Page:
How much money does an electrician make in a week?

Written by brooke julia
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How much money does an electrician make in a week?
The majority of electricians either work in new construction or are self-employed. (electrician image by Greg Pickens from Fotolia.com)

Electricians are taught in both a traditional classroom setting and through apprenticeships, according to the U.S. Bureau of Labor Statistics. Apprenticeships are on-the-job training with pay under a skilled electrician. Most states require electricians to be licensed to practice their trade. An electrician's weekly income depends on who he works for and how much experience he has.

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Average Salary

As of 2010, electricians reported earning £9 to £14 an hour on average, according to wage data available at PayScale. Overtime wages increased these numbers to £13 to £21 an hour. Adding yearly bonuses, which can be as much as £975, and profit-sharing plans, which can add as much as £3,900, creates a total annual income of £20,150 to £33,800. This averages out to between £390 and £650 a week before taxes.

Salary by Employer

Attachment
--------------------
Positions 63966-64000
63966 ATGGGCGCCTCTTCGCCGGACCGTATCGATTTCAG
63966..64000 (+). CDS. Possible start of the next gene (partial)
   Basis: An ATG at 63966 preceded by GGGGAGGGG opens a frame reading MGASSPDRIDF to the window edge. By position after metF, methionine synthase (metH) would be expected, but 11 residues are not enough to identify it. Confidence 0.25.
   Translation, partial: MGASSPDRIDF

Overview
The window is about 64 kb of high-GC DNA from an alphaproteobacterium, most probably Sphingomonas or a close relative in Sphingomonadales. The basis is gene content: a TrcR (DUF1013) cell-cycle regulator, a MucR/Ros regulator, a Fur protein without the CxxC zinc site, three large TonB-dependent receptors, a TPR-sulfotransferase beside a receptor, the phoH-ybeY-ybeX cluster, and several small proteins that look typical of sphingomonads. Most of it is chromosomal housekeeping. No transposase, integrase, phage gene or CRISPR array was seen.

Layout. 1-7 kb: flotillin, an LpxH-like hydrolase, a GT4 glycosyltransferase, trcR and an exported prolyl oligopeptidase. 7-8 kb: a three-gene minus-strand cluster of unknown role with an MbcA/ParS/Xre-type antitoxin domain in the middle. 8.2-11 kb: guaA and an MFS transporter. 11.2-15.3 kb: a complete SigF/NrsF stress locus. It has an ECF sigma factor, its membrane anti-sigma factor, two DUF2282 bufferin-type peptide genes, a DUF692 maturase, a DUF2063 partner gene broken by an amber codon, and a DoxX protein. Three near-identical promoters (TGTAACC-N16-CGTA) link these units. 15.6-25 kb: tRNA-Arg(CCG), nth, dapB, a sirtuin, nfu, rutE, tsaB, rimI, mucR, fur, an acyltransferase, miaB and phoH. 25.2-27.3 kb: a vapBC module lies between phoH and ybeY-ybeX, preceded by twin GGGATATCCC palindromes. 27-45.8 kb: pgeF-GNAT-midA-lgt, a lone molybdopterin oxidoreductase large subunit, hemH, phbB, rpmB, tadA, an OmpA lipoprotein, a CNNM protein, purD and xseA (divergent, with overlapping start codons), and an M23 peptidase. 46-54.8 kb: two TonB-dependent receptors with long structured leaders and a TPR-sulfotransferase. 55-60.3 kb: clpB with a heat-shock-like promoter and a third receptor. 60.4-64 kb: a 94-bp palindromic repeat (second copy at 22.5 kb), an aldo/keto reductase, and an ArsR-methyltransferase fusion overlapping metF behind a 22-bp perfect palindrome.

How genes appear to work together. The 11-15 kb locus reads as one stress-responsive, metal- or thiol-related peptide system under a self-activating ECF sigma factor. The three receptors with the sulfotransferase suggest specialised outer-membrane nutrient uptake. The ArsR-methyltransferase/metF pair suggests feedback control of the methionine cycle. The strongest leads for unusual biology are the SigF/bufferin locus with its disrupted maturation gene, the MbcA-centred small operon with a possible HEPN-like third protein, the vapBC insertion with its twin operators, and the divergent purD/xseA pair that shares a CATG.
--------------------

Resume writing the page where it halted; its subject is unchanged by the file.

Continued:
In 2010, electricians who worked for a franchise reported earning £9 to £12 an hour ($560 to £494 a week, based on a 40-hour work week). Electricians at hospitals earned as much as £16 an hour ($1,040 a week) and those who worked for the school system reported earning as much as £18 an hour ($1,160 a week). Self-employed electricians tend to earn the most money, according to PayScale, with hourly wages as high as £22 an hour ($1,360 a week).

Salary by Experience

New electricians who have less than a year of experience can expect beginning wages of between £6 to £10 an hour ($400 to £416 a week), according to wage information collected and updated by PayScale in 2010. After five to nine years, pay increases to about £13 an hour ($800 a week), and after as many as 20 years in the business, rises to £20 an hour ($1,240).

Job Outlook

Much of an electrician's job prospects are tied to new construction. As new homes and businesses are built, electricians will have work. Through the year 2018, a job increase of 12 per cent is predicted by the U.S. Bureau of Labor Statistics, though if the economy suffers a setback, this figure may drop. Electricians will be needed to install lights and wire solar panels, and more will be needed to fill in the gaps left by retiring electricians.

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